It has been a hard couple of weeks. Across the country, more and more people are subject to restrictions as the second wave of COVID-19 washes up a little sooner than expected. Restrictions that determine who they can see, where they can go, and what they can do in their spare time. The frustration, anger, and anxiety are palpable, understandable and to be expected. Some people are even referring to the “happy lockdown” that occurred earlier in the year, although I do not personally remember feeling particularly happy about it at the time. Somehow it was easier to face restrictions in the spring, with the prospect of longer days and better weather to come. Now as we enter autumn and winter, the thought of going back into lockdown seems particularly hard.
Amidst the gloom, there are still some good news stories that we should celebrate in the BSG.
Prof. Ramesh Arasaradnam was awarded an OBE in the Queen’s Birthday Honours list particularly for his work on the IONIC trial. All of his friends and colleagues at the BSG are delighted for Ramesh, who chairs the Research Committee. Whilst it is a huge honour for Ramesh personally, it also recognises and supports the whole of our specialty. So it is a great pleasure to recognise Ramesh’s achievement, on behalf of the BSG family, in all its diversity and strength.
Sheffield University Teaching Hospitals Gastroenterology Unit has been named a WEO centre of excellence, one of only 20 centres globally. To me, Sheffield is synonymous with a team approach and the rewards that come from encouraging co-operative working, whilst developing a critical mass of academic talent.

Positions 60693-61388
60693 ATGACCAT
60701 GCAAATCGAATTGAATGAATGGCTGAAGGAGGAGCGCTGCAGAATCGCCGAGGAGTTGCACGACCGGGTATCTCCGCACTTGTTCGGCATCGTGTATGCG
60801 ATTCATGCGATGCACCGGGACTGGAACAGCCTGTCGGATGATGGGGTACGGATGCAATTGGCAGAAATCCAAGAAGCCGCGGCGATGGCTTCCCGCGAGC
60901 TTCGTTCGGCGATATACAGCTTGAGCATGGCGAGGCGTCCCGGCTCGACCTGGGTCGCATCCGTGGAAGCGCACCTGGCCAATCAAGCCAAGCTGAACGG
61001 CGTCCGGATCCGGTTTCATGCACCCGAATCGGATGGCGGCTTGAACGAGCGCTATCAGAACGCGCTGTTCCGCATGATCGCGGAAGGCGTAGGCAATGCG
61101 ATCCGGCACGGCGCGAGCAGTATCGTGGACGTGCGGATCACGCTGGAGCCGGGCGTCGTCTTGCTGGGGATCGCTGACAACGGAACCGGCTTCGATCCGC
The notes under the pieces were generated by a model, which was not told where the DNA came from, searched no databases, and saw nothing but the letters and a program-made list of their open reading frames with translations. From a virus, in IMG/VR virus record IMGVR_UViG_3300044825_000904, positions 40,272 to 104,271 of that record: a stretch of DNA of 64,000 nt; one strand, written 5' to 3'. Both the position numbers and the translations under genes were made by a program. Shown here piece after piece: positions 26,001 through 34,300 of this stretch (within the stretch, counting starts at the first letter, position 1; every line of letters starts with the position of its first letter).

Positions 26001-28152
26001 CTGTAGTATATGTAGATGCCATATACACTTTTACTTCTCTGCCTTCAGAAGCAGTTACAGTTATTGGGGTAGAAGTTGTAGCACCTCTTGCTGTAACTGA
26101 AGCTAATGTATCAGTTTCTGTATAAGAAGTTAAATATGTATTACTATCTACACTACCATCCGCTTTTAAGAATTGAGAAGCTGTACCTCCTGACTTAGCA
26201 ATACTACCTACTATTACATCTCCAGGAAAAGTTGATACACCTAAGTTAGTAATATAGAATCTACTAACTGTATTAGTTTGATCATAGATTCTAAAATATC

I have known Prof. David Sanders for many years, probably longer than either of us would care to remember, both as a friend and also as a much-valued medical opinion. His philosophy has always favoured collaborative working. His work with the Sheffield service has encouraged others to succeed and shows that developing a bigger picture pays huge dividends. Mark McAlindon, Reena Sidhu and their colleagues have been immensely productive and are to be hugely congratulated. To me, as a non-academic outsider, it engenders nothing but respect and a huge feeling of pride for a great British centre of excellence.
Both stories confirm that British academic medicine is still world-class. So, as we turn to face the winter, and a second or possibly even a third wave of COVID-19, we should derive some comfort from the knowledge that Britain still has some of the best vaccine research groups in the world. Let us hope their hard work is rewarded with success.